When Queen Elizabeth II came to the Elan Valley in October 1952 to open the brand-new Claerwen Dam, she was a young woman of 26, only eight months into her reign. First published in: The Times Click here to view a map for this walk in a new window
The enormous Claerwen Reservoir completed a hand of five here in the hilly heart of Wales – the others had been built when Elizabeth’s great-great-grandmother was still on the throne. Today the five resemble natural lakes. It seems as though they must always have been here, snaking their way gracefully at the feet of the hills.
Thick mist was settling in along the hilltops as we splashed across a succession of silvery cascades and took the stony hill track from Claerwen Reservoir up to the shallow pass at Cefn Llanerchi. The cool air gently stirred sedges and dried thistle heads. A stonechat with bold white eye-stripes and peach-pink throat perched at the uppermost point of a sprig of gorse and cried, ‘Wheesh-tsk-tsk!’ Moorland rills coursed down the wet peaty slopes in scribbles of silver.
Out in the squelchy grassland beyond the pass stood a stone row – two monoliths roughly shaped into slabs, two massive boulders alongside, and a standing stone five feet tall. Who thought it worthwhile to align them up here five or six thousand years ago, and why? There’s no knowing – but the view was beautiful, even under the mist, a keyhole glimpse of the screes, crags and high slopes cradling Garreg-ddu Reservoir.
Down through a sweet-smelling conifer plantation among rain-polished liverworts and mosses, with Caban-coch reservoir lying below, and then on along a bumpy and puddled old track beside the loudly rushing Afon Claerwen. Two red kites circled high over Rhiwnant Farm, where black cattle were enjoying their last graze of the year before the farmer put them under cover for the winter. A tough old ewe perched precariously on top of a stone wall, cropping whatever greenery she could find among the roots of a hazel hedge.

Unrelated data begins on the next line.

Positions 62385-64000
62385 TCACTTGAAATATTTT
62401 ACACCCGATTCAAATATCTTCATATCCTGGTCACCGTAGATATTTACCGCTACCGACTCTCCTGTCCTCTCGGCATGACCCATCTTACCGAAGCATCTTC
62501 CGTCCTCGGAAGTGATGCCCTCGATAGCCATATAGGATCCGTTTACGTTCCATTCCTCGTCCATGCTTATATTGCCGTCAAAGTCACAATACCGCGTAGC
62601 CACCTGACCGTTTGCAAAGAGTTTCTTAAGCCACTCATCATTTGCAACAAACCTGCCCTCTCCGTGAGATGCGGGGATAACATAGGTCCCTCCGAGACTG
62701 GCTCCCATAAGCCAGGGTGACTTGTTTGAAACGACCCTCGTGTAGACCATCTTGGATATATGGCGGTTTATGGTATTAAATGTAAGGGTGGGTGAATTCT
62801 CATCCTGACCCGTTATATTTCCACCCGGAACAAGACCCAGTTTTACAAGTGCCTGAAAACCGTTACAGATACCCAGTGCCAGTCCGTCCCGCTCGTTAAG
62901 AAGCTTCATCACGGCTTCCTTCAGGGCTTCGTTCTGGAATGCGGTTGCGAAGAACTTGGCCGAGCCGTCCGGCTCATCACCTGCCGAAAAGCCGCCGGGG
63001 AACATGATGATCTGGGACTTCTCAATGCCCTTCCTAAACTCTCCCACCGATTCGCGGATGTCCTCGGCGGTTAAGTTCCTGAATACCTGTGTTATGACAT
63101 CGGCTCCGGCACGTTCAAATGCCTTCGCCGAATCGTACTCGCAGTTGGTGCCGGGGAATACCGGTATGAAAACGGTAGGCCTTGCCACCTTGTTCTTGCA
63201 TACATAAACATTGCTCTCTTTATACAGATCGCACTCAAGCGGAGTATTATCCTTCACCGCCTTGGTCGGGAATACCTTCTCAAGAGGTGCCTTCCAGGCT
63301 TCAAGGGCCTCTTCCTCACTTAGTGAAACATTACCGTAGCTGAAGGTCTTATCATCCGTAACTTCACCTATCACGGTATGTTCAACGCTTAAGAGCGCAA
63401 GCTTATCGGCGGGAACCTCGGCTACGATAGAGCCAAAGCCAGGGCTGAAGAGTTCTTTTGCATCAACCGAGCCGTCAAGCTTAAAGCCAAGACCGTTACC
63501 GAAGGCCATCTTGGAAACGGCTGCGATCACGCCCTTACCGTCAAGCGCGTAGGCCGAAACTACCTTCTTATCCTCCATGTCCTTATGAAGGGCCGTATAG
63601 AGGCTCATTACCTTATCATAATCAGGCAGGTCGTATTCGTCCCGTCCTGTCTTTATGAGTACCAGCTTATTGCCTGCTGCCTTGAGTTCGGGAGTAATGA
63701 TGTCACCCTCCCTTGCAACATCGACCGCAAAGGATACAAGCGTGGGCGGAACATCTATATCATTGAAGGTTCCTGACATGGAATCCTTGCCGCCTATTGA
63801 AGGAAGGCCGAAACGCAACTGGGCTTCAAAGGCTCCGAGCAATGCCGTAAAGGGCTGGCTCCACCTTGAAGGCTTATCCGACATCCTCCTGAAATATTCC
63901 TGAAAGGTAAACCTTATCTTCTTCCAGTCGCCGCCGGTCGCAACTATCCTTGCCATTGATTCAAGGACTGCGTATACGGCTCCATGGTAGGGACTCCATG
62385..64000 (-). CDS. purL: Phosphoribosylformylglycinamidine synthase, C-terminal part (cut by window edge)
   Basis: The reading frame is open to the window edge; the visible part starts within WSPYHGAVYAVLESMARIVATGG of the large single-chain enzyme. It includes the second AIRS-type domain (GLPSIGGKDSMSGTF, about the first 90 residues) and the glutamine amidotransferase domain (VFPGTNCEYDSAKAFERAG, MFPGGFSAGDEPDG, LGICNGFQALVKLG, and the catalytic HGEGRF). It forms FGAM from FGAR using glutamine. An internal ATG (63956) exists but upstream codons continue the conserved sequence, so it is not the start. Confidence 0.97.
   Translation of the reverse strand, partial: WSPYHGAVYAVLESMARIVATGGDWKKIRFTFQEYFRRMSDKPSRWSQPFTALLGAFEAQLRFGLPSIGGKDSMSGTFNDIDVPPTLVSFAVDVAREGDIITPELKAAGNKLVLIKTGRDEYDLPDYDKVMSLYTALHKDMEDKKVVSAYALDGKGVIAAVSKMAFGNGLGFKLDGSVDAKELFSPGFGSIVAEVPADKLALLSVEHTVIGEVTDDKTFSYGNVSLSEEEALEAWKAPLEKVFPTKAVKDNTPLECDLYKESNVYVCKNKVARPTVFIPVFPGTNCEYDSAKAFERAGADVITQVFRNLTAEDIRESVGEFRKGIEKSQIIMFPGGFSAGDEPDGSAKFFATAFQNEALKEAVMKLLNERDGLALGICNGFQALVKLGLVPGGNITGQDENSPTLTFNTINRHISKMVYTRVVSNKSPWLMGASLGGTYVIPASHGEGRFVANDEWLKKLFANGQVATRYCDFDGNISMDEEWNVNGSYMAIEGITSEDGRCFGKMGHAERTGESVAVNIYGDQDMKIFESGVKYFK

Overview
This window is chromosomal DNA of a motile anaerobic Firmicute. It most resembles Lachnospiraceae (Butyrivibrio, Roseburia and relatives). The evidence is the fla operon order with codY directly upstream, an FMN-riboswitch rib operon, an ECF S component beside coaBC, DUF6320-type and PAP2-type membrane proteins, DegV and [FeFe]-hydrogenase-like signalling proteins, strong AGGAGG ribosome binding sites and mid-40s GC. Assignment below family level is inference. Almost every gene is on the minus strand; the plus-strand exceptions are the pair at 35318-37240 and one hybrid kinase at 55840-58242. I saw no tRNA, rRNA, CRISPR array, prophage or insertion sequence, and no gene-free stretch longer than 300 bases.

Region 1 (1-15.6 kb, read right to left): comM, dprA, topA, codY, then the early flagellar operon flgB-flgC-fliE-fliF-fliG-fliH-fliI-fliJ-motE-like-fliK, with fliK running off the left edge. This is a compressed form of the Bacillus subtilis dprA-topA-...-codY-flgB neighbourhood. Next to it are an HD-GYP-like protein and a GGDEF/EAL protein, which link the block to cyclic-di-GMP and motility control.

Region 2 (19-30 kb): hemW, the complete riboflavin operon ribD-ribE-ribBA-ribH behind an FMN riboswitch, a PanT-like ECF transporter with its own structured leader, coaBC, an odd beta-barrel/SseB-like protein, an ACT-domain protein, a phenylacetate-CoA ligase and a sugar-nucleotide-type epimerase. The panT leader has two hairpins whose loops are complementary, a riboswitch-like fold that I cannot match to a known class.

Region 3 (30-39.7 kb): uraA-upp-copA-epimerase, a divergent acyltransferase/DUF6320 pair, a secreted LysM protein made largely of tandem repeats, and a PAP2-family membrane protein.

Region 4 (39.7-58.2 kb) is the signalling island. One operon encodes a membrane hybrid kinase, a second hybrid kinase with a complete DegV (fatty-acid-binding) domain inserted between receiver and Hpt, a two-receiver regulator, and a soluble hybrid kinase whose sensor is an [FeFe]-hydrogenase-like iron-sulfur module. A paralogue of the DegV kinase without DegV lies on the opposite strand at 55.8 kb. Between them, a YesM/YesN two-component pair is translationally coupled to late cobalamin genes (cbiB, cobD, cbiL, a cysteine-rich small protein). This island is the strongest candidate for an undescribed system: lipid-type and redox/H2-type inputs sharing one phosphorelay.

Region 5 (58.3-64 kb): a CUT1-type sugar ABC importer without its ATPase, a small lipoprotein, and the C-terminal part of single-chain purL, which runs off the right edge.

Big slugs crawled through the wet grass of the bog, making the most of the moist afternoon, their black bodies shining as though encased in PVC. Back at Claerwen Reservoir, we crossed the river and climbed up beside the great dark dam wall once more.
Start: Claerwen Dam upper car park, Elan Valley (OS ref SN 871636).
Getting there: Bus T57 (pre-book on 01597-810666), Rhayader to Elan Valley Visitor Centre
Road – A44/A470 to Rhayader; B4518 through Elan Village and on; in 1 mile, left across dam (‘Claerwen’); in 4 miles, fork right to upper car park.
Walk (9 miles, moderate, OS Explorer 200. NB: online map, more walks at christophersomerville.co.uk): Return down road. At fork, left. In 100m, left (877630, bridleway fingerpost); follow bridleway (occasional blue arrows/BA) up past masts (899636). Detour SE to stone row (905631); return to gate at corner of plantation (903635). Woodland track (occasional BA) descends for ⅓ mile to track crossing (908636). Right; follow track for 1½ miles, out of wood and down to road (904617). Right for 300m; left by phone box, over bridge. Right by barns (901615, bridleway fingerpost) along minor road. At Rhiwnant, right (895617, cycleway arrow) on stony lane. In 300m fork right and keep near river for 2 miles to Cerrigcwplau Farm by Claerwen Dam. Cross stream by footbridge (869633); cross river by road bridge. Though metal kissing gate opposite (870634); path up to upper car park.
Lunch: Picnic. Tea: Elan Valley Visitor Centre
Accommodation: Elan Valley Hotel, near Rhayader, LD6 5HN (01597-810448; elanvalleyhotel.co.uk) – very friendly; ace chef!
Information: Elan Valley Visitor Centre, LD6 5HP (01597-810898; elanvalley.org.uk) – ranger service, walks, etc.